SpaceX had to launch its rocket with something in it — if it weren’t the car, it would be a block of concrete or a hunk of steel. The fact that no one would’ve complained if the company had used a typical, boring dummy payload points to the fact that people are latching on to the “Tesla” part of the equation, or that they are uninformed, and thought Musk was sending a Tesla to space just because he could.

Space junk, furthermore, is a term typically applied to objects in Earth orbit, which is concerningly crowded with debris and satellites. The Tesla Roadster is on an orbit carrying it millions of miles away from Earth (and indeed, everything else in the solar system). It’s like adding a single, red, tiny asteroid into the solar system. And simulations have shown there is almost no chance of it crashing into Mars or the Earth in the future.

It’s not really a nuisance 

Unlike the Humanity Star satellite, which has the express goal of being visible from Earth — in fact, to be the brightest object in the sky besides the sun and moon — the Tesla has already nearly disappeared from view. There is little to no chance of it, say, interfering with scientists’ observations, a fact which can’t be said for the Humanity Star.

It’s not really advertising 

The sticking point for many people is that because Musk owns Tesla, the move amounts to a self-advertising campaign. But ultimately, Tesla doesn’t need any advertising — presales of the Model 3 number more than 400,000. The fact of the matter is that Musk as a personality is intricately linked with the brands he has created; simply launching the Falcon Heavy without the car wouldn’t have been any less of an advertisement for Musk and the things he represents. Nothing to me suggests that if Musk had never been involved with Tesla but did own a convertible, then he wouldn’t have put that in his rocket instead.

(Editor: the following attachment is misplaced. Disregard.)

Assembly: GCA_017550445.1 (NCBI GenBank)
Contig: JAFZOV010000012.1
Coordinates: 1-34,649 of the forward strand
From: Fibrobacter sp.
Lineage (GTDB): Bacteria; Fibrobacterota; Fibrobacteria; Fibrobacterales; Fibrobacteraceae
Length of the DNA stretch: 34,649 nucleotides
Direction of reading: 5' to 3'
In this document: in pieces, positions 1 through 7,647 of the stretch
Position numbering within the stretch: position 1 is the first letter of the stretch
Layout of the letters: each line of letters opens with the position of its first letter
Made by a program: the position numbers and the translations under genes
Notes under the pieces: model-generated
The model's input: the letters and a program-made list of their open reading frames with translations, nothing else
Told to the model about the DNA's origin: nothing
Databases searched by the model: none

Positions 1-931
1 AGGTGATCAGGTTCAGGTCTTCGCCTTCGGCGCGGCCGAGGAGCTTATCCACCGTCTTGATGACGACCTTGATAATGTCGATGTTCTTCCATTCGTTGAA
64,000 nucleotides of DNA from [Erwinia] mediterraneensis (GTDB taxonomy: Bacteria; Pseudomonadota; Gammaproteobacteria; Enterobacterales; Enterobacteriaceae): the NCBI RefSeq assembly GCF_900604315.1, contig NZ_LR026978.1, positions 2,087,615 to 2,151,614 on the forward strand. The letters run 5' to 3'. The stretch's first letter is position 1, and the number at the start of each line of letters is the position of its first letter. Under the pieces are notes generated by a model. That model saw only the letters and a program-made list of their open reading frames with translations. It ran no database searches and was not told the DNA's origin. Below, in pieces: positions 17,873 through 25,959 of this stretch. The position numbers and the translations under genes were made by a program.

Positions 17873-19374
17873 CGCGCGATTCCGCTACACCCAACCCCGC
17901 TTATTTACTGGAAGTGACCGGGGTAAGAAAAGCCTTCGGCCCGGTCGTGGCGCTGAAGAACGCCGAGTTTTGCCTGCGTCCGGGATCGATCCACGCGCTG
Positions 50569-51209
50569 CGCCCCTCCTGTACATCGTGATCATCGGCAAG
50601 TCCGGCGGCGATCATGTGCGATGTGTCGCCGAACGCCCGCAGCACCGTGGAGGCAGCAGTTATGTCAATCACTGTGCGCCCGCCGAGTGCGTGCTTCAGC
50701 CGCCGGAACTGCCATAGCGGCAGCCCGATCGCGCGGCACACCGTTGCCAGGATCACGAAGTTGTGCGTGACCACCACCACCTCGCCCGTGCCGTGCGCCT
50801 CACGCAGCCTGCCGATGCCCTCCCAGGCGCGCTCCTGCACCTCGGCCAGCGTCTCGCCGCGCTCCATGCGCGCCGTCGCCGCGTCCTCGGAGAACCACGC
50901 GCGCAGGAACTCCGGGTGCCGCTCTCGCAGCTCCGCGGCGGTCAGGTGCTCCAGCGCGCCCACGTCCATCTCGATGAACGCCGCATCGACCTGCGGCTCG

Okay, it’s great advertising — but for spaceflight

At the end of the day, there is something surreal and awe-inspiring about seeing an everyday car floating around the Earth. The fact that there was a sports car being flung into the solar system got thousands, if not tens of thousands, of people who wouldn’t have otherwise been interested in the launch to pay attention. The starman in the driver’s seat captures the playful-yet-dedicated nature of humans to explore the cosmos, and to send pieces of ourselves — our music, our literature — out there, maybe to be found one day. If I were a kid, the images of the Roadster passing by Earth would be plastered all over my wall. Right now they’re plastered on my desktop background.

Is it self-aggrandizing on Musk’s part? Sure. But I can’t think of an object that would be as fun and excitement-generating that would also capture the work by everyone at SpaceX. To be clear, the success here was the Falcon Heavy successfully lifting off, delivering its payload to orbit, and the breathtaking side-by-side landing of its reusable booster rockets. But those successes would not have extended much farther than the spaceflight community had there not been such an accessible, grandiose, cultural element to the launch. People joined to see if the car would make it to space. They discovered that rocket launches can be unifying, gripping, leap-out-of-your-seat-cheering affairs. They discovered how technologically significant it is that humans have developed a reusable rocket, a development that has significantly altered the direction of future human spaceflight.

As far as I’m concerned, if it got people interested, and got kids excited about the thrill and excitement of spaceflight, it was worth it.

Imad Pasha is the Weekender editor. Contact him at [email protected] and follow him on Twitter at @prappleizer.